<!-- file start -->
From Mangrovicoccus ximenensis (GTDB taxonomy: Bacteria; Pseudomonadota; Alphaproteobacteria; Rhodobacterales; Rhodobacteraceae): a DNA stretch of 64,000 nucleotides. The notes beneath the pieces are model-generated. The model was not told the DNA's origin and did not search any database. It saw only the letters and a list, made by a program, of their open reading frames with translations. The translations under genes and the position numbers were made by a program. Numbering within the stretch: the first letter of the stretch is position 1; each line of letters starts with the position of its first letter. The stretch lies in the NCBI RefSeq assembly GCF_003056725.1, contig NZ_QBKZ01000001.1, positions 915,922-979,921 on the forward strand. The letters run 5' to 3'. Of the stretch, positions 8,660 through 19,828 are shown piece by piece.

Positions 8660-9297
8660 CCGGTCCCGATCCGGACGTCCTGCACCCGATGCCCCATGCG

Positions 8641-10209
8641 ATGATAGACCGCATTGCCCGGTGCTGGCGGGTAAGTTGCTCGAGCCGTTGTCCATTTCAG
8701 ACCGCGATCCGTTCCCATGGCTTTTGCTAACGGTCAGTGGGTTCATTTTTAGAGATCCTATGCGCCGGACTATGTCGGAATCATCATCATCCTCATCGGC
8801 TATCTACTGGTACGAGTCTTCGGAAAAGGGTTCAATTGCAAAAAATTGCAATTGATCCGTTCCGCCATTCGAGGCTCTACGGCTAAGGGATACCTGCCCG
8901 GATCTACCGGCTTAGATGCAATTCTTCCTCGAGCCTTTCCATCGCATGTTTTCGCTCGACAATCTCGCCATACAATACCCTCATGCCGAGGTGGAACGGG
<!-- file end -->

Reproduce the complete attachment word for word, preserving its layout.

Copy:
From Mangrovicoccus ximenensis (GTDB taxonomy: Bacteria; Pseudomonadota; Alphaproteobacteria; Rhodobacterales; Rhodobacteraceae): a DNA stretch of 64,000 nucleotides. The notes beneath the pieces are model-generated. The model was not told the DNA's origin and did not search any database. It saw only the letters and a list, made by a program, of their open reading frames with translations. The translations under genes and the position numbers were made by a program. Numbering within the stretch: the first letter of the stretch is position 1; each line of letters starts with the position of its first letter. The stretch lies in the NCBI RefSeq assembly GCF_003056725.1, contig NZ_QBKZ01000001.1, positions 915,922-979,921 on the forward strand. The letters run 5' to 3'. Of the stretch, positions 8,660 through 19,828 are shown piece by piece.

Positions 8660-9297
8660 CCGGTCCCGATCCGGACGTCCTGCACCCGATGCCCCATGCG

Positions 8641-10209
8641 ATGATAGACCGCATTGCCCGGTGCTGGCGGGTAAGTTGCTCGAGCCGTTGTCCATTTCAG
8701 ACCGCGATCCGTTCCCATGGCTTTTGCTAACGGTCAGTGGGTTCATTTTTAGAGATCCTATGCGCCGGACTATGTCGGAATCATCATCATCCTCATCGGC
8801 TATCTACTGGTACGAGTCTTCGGAAAAGGGTTCAATTGCAAAAAATTGCAATTGATCCGTTCCGCCATTCGAGGCTCTACGGCTAAGGGATACCTGCCCG
8901 GATCTACCGGCTTAGATGCAATTCTTCCTCGAGCCTTTCCATCGCATGTTTTCGCTCGACAATCTCGCCATACAATACCCTCATGCCGAGGTGGAACGGG